Pandemic Puffins: Travel restrictions give NBers chance to visit Machias Seal Island


The puffins on Machias Seal Island, which lies just 18 kilometers offshore, are normally only visited by a select few each year.

Now, for the first time in a long time, most visitors to the island are New Brunswickers.

It’s because of the pandemic.

Atlantic puffins on Machias Seal Island have been visited by many locals this year due to the pandemic

When travel restrictions prevented out-of-province birdwatchers from the Bay of Fundy Island, it gave New Brunswickers a chance to visit. 3:01

The island is claimed by both Canada and the United States, located in the famous “grey zone”, an area of ​​the Bay of Fundy where the border between the two counties is somewhat blurred and ill-defined.

A friendly agreement between the two countries allows a privileged few to visit Machias Seal Island.

In addition to Canadian lighthouse keepers who are stationed on the island year-round and some seasonal seabird researchers, 30 visitors a day are allowed to view the approximately 5,000 mating pairs of puffins. The 30 visitors are normally made up of 15 people from Canada and 15 from the United States

“In a normal year, it would be Americans and a lot of people from Ontario,” said Durlan Ingersoll, tour guide with Sea Watch Tours, the only Canadian company licensed on the island.

For 27 years, Durlan Ingersoll has guided visitors to Machias Seal Island to see Atlantic puffins. He says travel restrictions in place due to the pandemic have allowed more New Brunswickers to experience the island because birders from Ontario and the United States have been unable to come. (Shane Fowler/CBC News)

Out-of-province birdwatchers buy the majority of tickets immediately after they go on sale each winter.

But with travel restrictions in place due to the pandemic, New Brunswickers suddenly found themselves able to enjoy a world-class seabird excursion.

This has been special for Ingersoll who, in his 27 years of bringing people to the remote island, has never served New Brunswickers exclusively.

“You can listen to people say, ‘Wow, I didn’t know this was here’ or ‘Why did I wait so long? ‘” Ingersoll said.

Ingersoll said the past year has been a little tough to fill tours, simply because many New Brunswickers don’t know the island exists. But the word got out and the locals left.

“Not just New Brunswickers, but the Grand Mananers,” Ingersoll said. “They don’t get to see what’s in their garden.”

Thousands of puffins, razorbills and murres come to Machias Seal Island each year to nest. (Shane Fowler/CBC)

Although she’s lived in Fredericton all her life, Madison Astles said she didn’t even know the island existed until last year.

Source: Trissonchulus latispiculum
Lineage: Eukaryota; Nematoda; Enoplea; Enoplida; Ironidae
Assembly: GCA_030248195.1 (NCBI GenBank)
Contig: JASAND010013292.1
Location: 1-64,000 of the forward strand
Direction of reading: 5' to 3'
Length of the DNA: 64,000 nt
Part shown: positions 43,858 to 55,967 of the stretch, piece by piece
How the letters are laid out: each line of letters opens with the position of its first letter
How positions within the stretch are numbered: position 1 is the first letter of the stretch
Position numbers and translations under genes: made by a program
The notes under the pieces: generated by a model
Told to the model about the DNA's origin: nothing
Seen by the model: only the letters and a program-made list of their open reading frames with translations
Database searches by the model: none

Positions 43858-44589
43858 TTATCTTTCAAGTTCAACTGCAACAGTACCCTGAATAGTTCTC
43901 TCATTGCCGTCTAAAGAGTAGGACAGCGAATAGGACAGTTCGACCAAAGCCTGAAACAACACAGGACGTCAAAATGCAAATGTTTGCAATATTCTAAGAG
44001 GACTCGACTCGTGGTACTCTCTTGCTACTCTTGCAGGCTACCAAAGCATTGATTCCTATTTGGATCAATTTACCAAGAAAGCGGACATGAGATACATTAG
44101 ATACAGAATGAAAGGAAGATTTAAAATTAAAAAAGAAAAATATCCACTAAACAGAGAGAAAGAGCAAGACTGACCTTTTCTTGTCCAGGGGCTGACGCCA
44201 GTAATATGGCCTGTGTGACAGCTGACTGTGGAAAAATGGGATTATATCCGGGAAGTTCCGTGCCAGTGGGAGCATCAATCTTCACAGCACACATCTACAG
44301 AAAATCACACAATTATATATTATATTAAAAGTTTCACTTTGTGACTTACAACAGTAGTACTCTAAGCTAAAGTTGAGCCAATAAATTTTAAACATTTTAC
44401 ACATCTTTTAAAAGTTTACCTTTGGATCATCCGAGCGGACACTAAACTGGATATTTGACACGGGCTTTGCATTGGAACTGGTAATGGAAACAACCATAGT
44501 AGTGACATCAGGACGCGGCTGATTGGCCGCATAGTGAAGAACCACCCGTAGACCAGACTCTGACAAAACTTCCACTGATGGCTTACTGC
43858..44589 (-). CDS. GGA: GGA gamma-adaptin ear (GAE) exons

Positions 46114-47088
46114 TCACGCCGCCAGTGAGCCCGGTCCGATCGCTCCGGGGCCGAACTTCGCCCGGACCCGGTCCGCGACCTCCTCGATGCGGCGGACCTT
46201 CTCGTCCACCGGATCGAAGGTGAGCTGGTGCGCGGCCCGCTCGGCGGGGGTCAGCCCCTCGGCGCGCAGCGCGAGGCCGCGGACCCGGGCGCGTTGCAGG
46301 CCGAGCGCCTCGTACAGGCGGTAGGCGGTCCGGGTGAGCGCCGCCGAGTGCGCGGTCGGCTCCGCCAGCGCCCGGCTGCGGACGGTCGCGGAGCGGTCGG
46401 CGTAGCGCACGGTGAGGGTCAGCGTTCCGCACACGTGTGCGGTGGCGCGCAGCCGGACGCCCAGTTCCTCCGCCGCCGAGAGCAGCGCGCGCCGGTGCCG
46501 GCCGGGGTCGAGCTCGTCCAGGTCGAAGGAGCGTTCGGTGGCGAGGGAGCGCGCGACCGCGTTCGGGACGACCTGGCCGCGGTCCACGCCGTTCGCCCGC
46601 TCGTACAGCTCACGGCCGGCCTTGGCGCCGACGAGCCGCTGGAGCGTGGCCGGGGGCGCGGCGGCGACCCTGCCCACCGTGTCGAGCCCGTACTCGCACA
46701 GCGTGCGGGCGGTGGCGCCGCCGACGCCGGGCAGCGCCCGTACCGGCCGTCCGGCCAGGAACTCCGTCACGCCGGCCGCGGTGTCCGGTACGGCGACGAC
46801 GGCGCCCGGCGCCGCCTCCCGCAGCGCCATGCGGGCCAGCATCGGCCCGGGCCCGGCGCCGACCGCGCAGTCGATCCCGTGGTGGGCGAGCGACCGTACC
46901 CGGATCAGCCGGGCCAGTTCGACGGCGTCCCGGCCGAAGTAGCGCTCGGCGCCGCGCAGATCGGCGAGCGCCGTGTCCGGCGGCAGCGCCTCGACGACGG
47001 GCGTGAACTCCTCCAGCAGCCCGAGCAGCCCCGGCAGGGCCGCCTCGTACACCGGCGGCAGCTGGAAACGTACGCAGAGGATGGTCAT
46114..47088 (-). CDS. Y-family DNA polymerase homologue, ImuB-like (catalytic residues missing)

“It’s like a hidden gem in New Brunswick that we need to find,” Astles said. “I was so excited about it all summer. I’m so glad I got to come.”

Astles said the hour spent on the island, sitting in a small wooden awning, watching puffins, razorbills and common guillemots was a highlight of her summer.

“There were so many cute little puffins flying around. There are probably a thousand of them. I felt like a little kid in a zoo, but this was much better.”

Madison Astles says that although she lived in Fredericton, she had never heard of Machias Seal Island until a year ago. (Shane Fowler/CBC News)

With travel restrictions lifted and tourists from across Canada able to come to the province, even a few former New Brunswickers can visit.

“I absolutely loved it,” said Linden Davidson, who traveled from Perth, Ont. He was able to travel to Machias Seal Island with his wife, Suzanne Forget, thanks to a last-minute cancellation.

Davidson lived and worked in Blacks Harbor in the 1970s as an auxiliary police officer, but never had the chance to visit Grand Manan, let alone Machias Seal Island.

“I knew there were puffins, and I wanted to see puffins,” Davidson said. “We have great photos, great images.”

Linden Davidson and his wife, Suzanne Forget, were able to see the puffins at Machias Seal Island after a last minute cancellation. (Shane Fowler/CBC News)

With even more relaxed restrictions and fully vaccinated Americans allowed to cross the border later this month, Ingersoll predicts next season will mean more out-of-province visitors coming to the island.

But now that New Brunswickers have had a chance to be exposed to the island, he said, word of mouth could mean more locals will enjoy the world-class seabird sanctuary.

“It’s like the Galapagos of the Maritimes,” Ingersoll said.

Each winter, a limited number of tickets become available for visitors to land on Machias Seal Island. (Shane Fowler/CBC News)


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